Mary Poppins is a film which bridges the gap between the generations – an iconic story which many across the globe have fond childhood memories of with the soundtrack being permanently stored in many people’s memories.
With the announcement of Mary Poppins Returns the excitement was almost tangible and the film was succeeding in capturing the sense of wonderment in it’s audience before it had even been released. We had a chat with Kobna Holdbrook-Smith who plays Frye in the Disney sequel.
Your character in Mary Poppins is a lawyer who is too nice for the job he’s in. We’re not even sure if such a thing exists so was it difficult to get into that mindset?
No, the conscience was on the inside – the lawyer was just the clothes.
Has the stereotype of the ‘Disney Villain’ been flipped on it’s head with your character?
It’s a very straight continuance of the original Mary Poppins film so it’s still true, it’s still faithful but I think there are elements like that which are lovely and fresh. Even though they (the villains) are new, they’re not edgy. They’re still new and enjoyable.
Which Disney Villain were you scared of growing up?
Good question, who were you scared of?
I was terrified of Scar (from The Lion King) he was ruthless and did not hold back!
Erm, maybe the Witch from Sleeping Beauty and Cruella de Vill. Cruella de Vill actually although she was kind of funny.
How does it feel to be a part of such an iconic Disney story?
I felt an immense sense of honour being a part of it and being on set. Just the name alone is iconic enough to know what you’re doing. Of course we had to keep it a secret, we had to sign a disclosure agreement to not tell anybody and not talk about it. We couldn’t talk about it on any platform until the embargo was lifted but even then we all knew that it was a special project to be a part of whatever the result. I’m so proud of the film, I think it’s wonderful.
Mary Poppins Returns is set in depression-era London, will people see a reflection of our own society?
Yeah, I think an older and younger audience will see a reflection. The whole point of a family film is that there is something for everyone and I don’t think that will compromise it. There are layers of humour and there are layers of accuracy as well. In the styling as well, there was such consideration over the styling of the clothes and the accuracy of it – even down to the collar on someone’s shirt. The level of detail gone into it is exceptional. People watching it will recognise things which will make them nostalgic and I think if you’re above a certain age you’re going to see things and you’re going to understand them to be off the time which we were filming in.
There are a few people out there who are very sceptical about sequels to iconic movies, what would you say to them in order to convince them to watch Mary Poppins Returns?
What I would say is that it has the same DNA as the first film, it’s definitely a continuance of the original. It’s not even like a sequel as that would imply alternate versions but it’s the same enchantment and adventure. Charm and adventure is strong in this production so go and enjoy yourself!
You also starred in the BFI production of Gwen. How was it from going from singing Disney tunes while floating around to suddenly being in a dark, murky 19th Century society?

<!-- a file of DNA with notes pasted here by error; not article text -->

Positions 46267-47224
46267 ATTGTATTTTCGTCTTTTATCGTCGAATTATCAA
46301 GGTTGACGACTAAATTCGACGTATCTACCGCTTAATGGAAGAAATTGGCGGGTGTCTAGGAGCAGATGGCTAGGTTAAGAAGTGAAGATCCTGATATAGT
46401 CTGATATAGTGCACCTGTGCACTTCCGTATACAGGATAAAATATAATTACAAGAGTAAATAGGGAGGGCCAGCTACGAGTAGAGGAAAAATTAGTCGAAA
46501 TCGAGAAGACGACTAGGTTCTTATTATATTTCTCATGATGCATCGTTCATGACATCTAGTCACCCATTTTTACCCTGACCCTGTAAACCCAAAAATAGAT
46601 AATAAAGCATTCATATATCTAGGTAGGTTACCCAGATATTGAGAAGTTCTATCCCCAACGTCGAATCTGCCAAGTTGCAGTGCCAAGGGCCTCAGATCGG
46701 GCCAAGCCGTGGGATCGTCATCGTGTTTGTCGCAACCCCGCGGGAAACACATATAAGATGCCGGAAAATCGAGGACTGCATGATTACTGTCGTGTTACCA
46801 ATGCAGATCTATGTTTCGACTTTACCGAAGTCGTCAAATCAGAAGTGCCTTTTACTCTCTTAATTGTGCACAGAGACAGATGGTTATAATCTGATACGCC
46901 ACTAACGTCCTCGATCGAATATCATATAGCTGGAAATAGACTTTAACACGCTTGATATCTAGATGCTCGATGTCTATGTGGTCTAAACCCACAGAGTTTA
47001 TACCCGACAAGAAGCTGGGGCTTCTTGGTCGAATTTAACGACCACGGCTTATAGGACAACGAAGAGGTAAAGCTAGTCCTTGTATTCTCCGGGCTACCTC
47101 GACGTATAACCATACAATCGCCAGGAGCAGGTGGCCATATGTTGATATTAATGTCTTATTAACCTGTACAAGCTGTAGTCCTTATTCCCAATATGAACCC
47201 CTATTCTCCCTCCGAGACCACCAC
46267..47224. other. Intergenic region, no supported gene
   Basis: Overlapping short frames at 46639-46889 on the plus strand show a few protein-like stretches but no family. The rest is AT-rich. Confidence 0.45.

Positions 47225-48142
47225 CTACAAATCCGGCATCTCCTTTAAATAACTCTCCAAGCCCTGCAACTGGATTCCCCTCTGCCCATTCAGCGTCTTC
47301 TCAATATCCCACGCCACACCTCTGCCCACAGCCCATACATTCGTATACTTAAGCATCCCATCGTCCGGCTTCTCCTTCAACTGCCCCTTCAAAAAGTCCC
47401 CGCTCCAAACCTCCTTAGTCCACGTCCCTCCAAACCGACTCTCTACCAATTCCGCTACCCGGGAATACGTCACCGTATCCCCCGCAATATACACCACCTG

Brilliant! It was absolutely brilliant! The film has a very intelligent juxtaposition of contemporary corporate practice with the beginnings of Western Capitalism in this small, Welsh mining village balanced with a weird, creepy threat of magic, threat of horror in the way in which it was shot. It feels that if a Goblin turned up, you’ll almost be relieved! William McGregor who wrote and directed it has real people in a real time but what he brings is just how hard life was back then. I’m playing this character Dr Wren who is under the yoke, employed by this company and he can’t give the care which he needs to give because the bottom line is that everything is down to money so the people in the town can’t afford treatment. It’s got quite a dark feel in it’s aesthetics and story-telling idiom. I also had to do a Welsh accent for it – I’m a black guy!
You’re also currently playing the role of Ike Turner in the production of Tina Turner the Musical in London’s West End. Was your original roots in musical theatre?
No, not at all! My roots are theatrical, I’ve done a lot of theatre with my screen roots being TV Comedy. But theatrically it’s always been quite straight, I’ve never done a musical before. This is my very first, I love it and I’m genuinely going to cry when it finishes.
You’ve jumped straight into the deep end for your first ever musical!
I think the producers and director wanted an actor who had never done musicals before to play Ike so there wasn’t a pre-existing way of singing the songs. I don’t know why, but for some reason for me it felt perfect, the absolute best job to do at this moment. The cast, the people I work with are wonderful to be around. They’re dedicated, focused, talented, warm, enhancing, life-changing people. I’m so lucky to be working with them!
It seems like you have an intense schedule! What do you get up to just to switch off from it all?
I really enjoy watching things. I watch boxsets and I started a book club at work, we’re enjoying that. Oh wait – audio books! I love audio books!
What are you listening to at the moment?
I’ve got a couple on the go, I’ve just finished The Old Man and the Sea. That’s what I was listening to recently.
Journalist Scott Bates